The Great Ogopogo Bathtub Race has been held in Summerland as a fundraising event. Do you know which Canadian city introduced this sport? (Black Press file photo)
QUIZ: A summer’s day at the water

How much do you know about boats, lakes and water?

Two-year-old Ivy McLeod laughs while playing with Lucky the puppy outside their Chilliwack home on Thursday, June 10, 2021. (Jenna Hauck/ Chilliwack Progress)
VIDEO: B.C. family finds ‘perfect’ puppy with limb difference for 2-year-old Ivy

Ivy has special bond with Lucky the puppy who was also born with limb difference

A million-dollar ticket was sold to an individual in Vernon from the Lotto Max draw Friday, June 11, 2021. (Photo courtesy of BCLC)
Lottery ticket worth $1 million sold in Vernon

One lucky individual holds one of 20 tickets worth $1 million from Friday’s Lotto Max draw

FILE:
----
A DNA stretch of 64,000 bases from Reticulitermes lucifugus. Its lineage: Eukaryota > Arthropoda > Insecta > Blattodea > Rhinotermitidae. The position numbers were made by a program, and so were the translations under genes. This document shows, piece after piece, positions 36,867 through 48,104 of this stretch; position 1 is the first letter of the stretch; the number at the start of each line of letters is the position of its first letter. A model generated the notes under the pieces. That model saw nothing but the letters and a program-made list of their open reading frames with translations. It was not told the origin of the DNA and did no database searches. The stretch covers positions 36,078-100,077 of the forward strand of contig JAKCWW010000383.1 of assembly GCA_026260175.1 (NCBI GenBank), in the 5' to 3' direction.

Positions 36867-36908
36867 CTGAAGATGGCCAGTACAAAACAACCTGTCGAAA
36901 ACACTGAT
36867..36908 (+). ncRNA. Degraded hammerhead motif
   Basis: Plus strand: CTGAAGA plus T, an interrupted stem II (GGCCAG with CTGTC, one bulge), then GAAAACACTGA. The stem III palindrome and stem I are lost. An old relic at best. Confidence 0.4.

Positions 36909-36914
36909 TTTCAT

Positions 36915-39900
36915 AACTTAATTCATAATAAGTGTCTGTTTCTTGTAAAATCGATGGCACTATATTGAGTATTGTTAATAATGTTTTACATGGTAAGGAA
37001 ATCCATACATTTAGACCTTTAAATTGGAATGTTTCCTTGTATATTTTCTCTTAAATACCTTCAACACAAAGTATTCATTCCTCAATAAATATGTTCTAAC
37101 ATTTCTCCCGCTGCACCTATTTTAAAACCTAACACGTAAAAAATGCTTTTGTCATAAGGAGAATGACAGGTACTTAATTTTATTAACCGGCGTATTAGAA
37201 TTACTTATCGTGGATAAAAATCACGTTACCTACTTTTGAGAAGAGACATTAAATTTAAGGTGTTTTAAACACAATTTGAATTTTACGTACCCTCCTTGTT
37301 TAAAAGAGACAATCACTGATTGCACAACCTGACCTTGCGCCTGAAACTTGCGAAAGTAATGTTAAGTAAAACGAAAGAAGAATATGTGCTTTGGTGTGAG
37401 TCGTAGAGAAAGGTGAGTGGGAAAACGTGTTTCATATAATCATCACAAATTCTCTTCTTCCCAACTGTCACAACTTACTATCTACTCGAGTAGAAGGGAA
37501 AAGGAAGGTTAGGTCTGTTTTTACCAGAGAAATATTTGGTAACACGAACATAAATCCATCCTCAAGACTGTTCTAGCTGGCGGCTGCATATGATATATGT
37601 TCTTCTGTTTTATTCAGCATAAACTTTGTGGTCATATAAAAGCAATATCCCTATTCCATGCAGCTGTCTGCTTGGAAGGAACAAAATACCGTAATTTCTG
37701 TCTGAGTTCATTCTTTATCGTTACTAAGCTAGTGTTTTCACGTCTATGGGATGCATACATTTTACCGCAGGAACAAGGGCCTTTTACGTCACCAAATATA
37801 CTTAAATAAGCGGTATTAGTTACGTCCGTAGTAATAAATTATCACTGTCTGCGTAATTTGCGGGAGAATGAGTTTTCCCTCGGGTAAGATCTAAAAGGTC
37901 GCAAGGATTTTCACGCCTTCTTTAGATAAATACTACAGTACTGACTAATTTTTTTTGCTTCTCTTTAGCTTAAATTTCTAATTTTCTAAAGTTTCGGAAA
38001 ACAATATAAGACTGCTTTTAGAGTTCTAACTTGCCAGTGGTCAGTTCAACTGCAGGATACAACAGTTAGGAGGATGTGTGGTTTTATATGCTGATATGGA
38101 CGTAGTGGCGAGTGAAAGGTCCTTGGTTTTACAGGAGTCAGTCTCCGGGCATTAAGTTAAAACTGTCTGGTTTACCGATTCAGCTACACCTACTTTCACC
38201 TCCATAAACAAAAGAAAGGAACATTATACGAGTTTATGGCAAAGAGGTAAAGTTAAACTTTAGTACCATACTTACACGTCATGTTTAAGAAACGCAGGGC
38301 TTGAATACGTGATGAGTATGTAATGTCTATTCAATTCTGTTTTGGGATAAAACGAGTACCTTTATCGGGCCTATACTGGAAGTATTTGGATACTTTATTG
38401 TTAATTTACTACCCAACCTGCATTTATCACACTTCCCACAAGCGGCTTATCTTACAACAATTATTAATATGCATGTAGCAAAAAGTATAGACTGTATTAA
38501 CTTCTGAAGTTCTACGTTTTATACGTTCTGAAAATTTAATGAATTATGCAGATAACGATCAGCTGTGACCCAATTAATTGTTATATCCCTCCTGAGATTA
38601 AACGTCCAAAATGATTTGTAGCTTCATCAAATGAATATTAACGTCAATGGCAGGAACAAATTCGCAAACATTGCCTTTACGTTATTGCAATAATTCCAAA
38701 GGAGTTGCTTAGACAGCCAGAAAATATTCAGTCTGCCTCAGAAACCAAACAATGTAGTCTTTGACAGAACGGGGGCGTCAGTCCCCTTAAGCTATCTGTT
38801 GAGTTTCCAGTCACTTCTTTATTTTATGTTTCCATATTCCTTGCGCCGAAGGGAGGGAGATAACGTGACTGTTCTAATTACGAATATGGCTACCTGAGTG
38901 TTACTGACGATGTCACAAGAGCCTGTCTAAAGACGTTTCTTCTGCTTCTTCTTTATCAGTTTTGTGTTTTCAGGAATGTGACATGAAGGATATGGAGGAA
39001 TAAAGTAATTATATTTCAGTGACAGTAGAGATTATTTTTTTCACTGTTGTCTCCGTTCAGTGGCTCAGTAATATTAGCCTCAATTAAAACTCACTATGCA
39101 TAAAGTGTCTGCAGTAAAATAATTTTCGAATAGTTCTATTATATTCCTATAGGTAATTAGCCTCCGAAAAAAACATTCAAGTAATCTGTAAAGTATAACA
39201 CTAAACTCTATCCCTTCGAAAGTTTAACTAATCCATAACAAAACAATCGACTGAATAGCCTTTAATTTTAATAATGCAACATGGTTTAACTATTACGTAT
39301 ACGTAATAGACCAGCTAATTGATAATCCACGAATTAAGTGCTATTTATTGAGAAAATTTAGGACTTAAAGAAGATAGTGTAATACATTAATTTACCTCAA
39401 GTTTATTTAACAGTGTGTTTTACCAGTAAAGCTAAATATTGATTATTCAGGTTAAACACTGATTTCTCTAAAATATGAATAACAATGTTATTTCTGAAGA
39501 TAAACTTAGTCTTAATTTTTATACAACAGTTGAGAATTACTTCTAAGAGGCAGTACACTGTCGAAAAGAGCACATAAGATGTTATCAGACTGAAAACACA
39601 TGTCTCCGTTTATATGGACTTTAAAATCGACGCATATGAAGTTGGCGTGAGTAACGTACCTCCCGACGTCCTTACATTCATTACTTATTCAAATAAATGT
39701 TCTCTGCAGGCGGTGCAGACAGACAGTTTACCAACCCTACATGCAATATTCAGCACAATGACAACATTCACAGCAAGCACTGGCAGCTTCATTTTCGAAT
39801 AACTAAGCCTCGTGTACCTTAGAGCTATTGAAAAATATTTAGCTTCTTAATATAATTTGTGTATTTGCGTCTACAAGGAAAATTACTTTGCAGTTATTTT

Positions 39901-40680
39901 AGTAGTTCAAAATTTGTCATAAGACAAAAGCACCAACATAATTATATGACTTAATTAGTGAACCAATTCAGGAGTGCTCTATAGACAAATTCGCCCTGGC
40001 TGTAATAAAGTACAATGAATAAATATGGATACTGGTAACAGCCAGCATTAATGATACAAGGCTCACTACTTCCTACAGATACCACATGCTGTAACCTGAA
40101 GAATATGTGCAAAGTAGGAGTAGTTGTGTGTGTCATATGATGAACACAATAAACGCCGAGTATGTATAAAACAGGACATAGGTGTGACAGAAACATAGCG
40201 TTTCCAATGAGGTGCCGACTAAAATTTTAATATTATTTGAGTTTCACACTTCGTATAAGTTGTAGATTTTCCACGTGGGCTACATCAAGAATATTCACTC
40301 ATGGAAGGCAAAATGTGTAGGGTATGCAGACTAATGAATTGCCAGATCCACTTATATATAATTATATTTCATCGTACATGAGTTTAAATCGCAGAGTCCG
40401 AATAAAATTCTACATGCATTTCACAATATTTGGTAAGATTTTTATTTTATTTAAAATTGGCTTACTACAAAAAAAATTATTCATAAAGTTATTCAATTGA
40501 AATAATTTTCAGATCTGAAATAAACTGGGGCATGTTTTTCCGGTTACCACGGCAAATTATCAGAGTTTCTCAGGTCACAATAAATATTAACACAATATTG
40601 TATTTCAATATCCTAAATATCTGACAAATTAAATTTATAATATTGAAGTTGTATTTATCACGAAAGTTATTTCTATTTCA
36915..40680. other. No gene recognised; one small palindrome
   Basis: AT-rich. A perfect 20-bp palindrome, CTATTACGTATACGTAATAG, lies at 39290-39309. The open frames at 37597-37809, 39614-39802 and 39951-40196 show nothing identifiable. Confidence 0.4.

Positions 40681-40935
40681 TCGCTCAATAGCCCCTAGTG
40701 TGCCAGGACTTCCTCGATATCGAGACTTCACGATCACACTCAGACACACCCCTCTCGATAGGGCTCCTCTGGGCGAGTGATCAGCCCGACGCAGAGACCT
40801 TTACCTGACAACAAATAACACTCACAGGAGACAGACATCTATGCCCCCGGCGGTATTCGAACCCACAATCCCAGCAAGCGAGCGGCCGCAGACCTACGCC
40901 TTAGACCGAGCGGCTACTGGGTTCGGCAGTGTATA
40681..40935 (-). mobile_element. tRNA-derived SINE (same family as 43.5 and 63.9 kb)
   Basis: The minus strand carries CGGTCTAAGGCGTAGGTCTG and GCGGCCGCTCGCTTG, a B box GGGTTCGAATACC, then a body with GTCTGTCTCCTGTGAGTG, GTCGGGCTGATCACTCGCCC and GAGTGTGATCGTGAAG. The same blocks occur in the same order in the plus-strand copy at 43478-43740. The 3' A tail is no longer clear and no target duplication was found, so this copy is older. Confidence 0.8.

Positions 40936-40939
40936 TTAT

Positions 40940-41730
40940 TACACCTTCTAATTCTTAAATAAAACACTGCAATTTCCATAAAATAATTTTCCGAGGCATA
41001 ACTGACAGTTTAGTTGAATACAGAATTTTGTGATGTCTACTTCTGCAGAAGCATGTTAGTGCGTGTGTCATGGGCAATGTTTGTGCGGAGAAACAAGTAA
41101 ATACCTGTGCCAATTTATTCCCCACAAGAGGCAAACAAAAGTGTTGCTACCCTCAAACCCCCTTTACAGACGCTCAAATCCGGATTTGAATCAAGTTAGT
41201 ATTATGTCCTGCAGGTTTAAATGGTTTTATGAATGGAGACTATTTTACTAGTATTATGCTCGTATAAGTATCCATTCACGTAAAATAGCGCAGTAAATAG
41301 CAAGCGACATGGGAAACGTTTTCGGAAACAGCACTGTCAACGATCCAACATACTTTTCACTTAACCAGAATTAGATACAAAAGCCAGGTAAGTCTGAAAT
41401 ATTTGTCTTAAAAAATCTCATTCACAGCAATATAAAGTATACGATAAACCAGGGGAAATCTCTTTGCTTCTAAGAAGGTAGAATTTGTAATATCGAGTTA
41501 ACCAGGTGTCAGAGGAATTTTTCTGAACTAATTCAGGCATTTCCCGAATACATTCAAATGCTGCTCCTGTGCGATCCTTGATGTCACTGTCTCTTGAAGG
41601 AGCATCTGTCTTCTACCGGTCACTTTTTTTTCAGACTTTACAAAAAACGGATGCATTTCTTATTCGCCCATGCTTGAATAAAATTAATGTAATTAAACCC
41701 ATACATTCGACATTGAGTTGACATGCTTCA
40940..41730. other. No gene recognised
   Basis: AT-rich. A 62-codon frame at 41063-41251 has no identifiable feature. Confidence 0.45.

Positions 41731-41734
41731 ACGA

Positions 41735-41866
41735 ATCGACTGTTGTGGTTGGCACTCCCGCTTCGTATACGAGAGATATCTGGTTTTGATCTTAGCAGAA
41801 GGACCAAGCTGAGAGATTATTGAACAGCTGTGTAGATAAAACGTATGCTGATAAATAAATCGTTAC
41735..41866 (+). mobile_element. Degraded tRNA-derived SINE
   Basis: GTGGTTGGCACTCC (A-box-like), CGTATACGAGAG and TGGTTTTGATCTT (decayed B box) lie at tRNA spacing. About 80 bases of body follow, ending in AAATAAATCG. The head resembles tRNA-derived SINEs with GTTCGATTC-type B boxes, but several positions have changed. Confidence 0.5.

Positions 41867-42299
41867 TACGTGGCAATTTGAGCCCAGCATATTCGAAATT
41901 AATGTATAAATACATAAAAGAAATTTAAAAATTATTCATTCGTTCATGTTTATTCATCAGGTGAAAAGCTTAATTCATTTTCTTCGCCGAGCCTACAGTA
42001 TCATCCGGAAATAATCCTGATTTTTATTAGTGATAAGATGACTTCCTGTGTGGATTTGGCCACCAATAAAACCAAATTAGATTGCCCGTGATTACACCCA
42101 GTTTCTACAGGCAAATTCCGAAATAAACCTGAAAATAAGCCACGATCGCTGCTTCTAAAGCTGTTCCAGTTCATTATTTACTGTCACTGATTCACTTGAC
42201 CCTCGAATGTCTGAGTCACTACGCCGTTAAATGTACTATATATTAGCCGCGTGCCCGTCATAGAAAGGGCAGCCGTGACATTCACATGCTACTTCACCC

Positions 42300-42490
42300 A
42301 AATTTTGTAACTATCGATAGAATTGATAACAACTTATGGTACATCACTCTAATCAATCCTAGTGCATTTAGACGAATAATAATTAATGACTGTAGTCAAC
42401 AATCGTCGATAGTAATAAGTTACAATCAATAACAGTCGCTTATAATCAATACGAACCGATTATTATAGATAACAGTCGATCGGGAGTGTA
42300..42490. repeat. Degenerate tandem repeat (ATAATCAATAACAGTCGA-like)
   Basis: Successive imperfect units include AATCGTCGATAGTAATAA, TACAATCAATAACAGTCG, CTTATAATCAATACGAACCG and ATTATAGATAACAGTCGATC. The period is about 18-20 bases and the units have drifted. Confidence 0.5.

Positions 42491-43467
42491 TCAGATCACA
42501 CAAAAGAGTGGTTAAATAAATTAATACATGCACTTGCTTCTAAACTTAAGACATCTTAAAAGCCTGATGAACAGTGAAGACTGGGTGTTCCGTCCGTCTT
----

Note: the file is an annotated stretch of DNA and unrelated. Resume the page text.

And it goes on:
“65 years, I’ve carried the stories in my mind and live it every day,” says Jack Kruger. (Athena Bonneau)
‘Maybe this time they will listen’: Survivor shares stories from B.C. residential school

Jack Kruger, living in Syilx territory, wasn’t surprised by news of 215 children’s remains found on the grounds of the former Kamloops Indian Residential School

A logging truck carries its load down the Elaho Valley near in Squamish, B.C. in this file photo. THE CANADIAN PRESS/Chuck Stoody
Squamish Nation calls for old-growth logging moratorium in its territory

The nation says 44% of old-growth forests in its 6,900-square kilometre territory are protected while the rest remain at risk

Flowers and cards are left at a makeshift memorial at a monument outside the former Kamloops Indian Residential School to honour the 215 children whose remains are believed to have been discovered buried near the city in Kamloops, B.C., on Monday, May 31, 2021. THE CANADIAN PRESS/Darryl Dyck
‘Pick a Sunday:’ Indigenous leaders ask Catholics to stay home, push for apology

Indigenous leaders are calling on Catholics to stand in solidarity with residential school survivors by not attending church services

Most Read